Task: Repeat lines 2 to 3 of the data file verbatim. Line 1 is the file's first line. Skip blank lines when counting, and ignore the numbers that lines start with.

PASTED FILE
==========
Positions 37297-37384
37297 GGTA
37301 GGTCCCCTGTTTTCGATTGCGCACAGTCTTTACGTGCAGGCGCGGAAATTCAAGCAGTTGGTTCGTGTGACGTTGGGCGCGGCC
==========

37297 GGTA
37301 GGTCCCCTGTTTTCGATTGCGCACAGTCTTTACGTGCAGGCGCGGAAATTCAAGCAGTTGGTTCGTGTGACGTTGGGCGCGGCC